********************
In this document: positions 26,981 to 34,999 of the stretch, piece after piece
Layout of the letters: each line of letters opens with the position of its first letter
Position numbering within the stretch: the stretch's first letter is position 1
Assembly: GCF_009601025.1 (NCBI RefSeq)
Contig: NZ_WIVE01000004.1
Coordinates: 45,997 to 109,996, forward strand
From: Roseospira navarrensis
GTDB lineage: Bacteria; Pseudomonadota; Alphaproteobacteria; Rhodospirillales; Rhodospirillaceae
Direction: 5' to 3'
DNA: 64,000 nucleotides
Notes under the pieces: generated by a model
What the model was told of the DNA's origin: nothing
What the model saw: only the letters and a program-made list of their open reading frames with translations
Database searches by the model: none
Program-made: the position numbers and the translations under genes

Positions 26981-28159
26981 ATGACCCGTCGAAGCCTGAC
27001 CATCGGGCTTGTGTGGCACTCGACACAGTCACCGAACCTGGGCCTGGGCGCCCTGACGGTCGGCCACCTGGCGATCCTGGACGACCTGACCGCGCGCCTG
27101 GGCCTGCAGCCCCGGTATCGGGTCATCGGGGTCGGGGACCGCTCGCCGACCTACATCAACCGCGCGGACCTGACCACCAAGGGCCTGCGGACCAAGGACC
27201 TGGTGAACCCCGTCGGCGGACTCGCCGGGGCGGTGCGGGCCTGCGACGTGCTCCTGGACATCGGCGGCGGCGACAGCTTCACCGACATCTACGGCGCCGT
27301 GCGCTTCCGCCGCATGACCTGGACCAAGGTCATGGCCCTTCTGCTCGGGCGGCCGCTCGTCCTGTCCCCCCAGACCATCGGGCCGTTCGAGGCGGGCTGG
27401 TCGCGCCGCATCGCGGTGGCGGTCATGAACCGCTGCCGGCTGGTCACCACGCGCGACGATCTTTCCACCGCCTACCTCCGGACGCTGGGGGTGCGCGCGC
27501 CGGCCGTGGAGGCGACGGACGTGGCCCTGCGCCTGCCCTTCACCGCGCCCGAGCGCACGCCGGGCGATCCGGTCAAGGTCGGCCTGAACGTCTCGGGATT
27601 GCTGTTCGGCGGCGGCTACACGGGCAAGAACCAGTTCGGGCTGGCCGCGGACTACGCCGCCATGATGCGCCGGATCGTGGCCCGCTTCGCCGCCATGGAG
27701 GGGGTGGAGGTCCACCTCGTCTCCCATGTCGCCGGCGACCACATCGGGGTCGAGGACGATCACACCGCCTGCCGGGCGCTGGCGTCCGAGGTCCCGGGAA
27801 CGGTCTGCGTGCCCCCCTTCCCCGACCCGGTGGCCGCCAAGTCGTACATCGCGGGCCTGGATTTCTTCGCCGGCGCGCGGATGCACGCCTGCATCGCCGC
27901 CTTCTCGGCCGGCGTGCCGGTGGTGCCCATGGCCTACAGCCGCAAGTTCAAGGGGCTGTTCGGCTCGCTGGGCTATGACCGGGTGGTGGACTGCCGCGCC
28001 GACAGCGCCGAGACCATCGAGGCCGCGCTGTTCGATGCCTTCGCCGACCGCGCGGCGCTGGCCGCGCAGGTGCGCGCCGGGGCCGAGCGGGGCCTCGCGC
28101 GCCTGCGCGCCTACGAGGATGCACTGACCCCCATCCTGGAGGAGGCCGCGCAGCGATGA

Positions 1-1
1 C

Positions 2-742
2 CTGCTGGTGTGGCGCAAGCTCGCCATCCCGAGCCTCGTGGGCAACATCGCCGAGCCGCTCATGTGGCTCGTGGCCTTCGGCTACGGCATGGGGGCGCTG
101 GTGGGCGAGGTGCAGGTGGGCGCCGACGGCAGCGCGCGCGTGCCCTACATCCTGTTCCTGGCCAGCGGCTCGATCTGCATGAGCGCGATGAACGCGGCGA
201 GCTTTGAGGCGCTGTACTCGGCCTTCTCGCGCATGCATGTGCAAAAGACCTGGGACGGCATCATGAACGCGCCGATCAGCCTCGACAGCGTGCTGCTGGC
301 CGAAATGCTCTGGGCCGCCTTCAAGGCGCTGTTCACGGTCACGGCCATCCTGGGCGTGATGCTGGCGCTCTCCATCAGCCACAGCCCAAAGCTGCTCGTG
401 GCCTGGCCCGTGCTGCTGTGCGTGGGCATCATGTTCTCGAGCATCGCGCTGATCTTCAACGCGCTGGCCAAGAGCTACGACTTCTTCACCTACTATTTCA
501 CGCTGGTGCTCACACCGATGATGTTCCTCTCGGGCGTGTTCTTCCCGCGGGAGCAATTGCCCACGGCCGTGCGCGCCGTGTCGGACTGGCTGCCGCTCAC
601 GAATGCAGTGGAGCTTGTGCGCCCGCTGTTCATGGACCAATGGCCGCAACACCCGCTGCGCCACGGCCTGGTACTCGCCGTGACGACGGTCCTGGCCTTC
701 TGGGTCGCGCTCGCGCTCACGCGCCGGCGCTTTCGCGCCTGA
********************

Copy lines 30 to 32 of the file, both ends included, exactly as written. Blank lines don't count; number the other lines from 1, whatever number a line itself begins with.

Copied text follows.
Positions 1-1
1 C

Positions 2-742